Paris in springtime is what most people think about when the city of Paris pops up. I am sure it is utterly wonderful, strolling alongside the River Seine hand in hand with a loved one, perhaps a river tour on one of the cruise boats, sipping champagne in an old-fashioned intimate restaurant where the waiters wear those long black aprons and hover politely. But what to do when it rains? Paris in the rain can be cold and miserable. Yes, there are the numerous art galleries to visit, but if you have already been there and done that then perhaps a wander through the 19th century ‘Les Passages’ might do the trick.

Put on your walking shoes, hide the credit card and let’s go exploring!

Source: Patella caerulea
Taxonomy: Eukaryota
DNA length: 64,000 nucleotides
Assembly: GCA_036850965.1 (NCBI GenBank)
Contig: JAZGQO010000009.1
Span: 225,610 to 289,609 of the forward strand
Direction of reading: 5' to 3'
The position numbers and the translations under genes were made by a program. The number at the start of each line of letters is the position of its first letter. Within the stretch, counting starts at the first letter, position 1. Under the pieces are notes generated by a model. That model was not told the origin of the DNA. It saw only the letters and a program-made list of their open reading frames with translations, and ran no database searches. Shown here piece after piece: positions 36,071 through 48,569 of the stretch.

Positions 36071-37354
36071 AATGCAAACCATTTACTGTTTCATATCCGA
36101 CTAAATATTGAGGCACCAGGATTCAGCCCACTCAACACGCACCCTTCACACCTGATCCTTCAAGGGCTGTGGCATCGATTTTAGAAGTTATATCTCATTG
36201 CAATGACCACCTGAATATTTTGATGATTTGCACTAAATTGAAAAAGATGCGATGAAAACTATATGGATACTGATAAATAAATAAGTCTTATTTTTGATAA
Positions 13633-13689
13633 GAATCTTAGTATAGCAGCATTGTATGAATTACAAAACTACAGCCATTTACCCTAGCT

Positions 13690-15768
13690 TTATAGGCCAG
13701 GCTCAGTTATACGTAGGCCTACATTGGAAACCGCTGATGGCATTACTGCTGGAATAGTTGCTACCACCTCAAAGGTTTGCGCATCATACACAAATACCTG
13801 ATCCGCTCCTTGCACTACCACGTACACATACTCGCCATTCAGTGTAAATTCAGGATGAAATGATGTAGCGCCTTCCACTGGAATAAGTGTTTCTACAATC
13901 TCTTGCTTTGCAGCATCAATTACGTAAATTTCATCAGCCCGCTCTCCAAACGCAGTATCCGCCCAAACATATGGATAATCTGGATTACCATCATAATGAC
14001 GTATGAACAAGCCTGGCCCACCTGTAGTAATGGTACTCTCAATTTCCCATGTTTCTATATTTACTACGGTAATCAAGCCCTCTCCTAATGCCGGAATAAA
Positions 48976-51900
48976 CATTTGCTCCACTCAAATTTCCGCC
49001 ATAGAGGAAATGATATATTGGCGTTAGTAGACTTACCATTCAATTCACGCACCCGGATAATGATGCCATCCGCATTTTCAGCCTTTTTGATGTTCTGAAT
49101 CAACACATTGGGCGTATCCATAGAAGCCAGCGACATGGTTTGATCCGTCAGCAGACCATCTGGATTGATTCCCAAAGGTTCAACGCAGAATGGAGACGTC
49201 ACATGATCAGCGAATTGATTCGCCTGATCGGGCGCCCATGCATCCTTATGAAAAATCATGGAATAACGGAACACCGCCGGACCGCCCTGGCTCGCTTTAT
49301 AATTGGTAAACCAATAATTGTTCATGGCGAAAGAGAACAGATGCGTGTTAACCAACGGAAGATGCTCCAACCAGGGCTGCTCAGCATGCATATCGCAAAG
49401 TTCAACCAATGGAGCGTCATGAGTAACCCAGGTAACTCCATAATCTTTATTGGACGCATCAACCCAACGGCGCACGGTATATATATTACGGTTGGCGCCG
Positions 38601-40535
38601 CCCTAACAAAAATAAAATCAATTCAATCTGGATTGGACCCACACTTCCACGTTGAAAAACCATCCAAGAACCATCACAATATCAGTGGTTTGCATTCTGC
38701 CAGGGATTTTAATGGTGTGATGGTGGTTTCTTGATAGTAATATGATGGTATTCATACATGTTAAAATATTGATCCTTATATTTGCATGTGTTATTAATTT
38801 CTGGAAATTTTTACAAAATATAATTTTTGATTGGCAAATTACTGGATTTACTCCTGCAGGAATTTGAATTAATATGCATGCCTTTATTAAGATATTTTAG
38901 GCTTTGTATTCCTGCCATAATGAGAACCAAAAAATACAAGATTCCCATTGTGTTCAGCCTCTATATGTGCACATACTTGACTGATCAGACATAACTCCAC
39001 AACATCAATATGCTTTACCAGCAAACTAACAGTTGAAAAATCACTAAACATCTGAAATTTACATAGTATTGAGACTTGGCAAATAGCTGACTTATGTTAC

Les Passages

I shall also add the original post to Jo’s Walks

Please leave any comments on the original post.

A Small World

This happened 40 years ago, but has always stuck in my memory.

I settled into my seat with a sigh of relief. My young son curled up on the seat beside me, peering out of the grimy window. My partner was sitting behind me, asleep already, with my two-year old daughter beside him. At last I could relax from the horrendous 4 day train journey we had just undertaken from Tunis to Casablanca. I was tired of being molested by Algerian men who thought nothing of putting their hands on my thighs or brushing against my breasts despite the fact that I was travelling with my partner and with two very small children. It made no difference to them. I was not a person with feelings, I was an object of desire.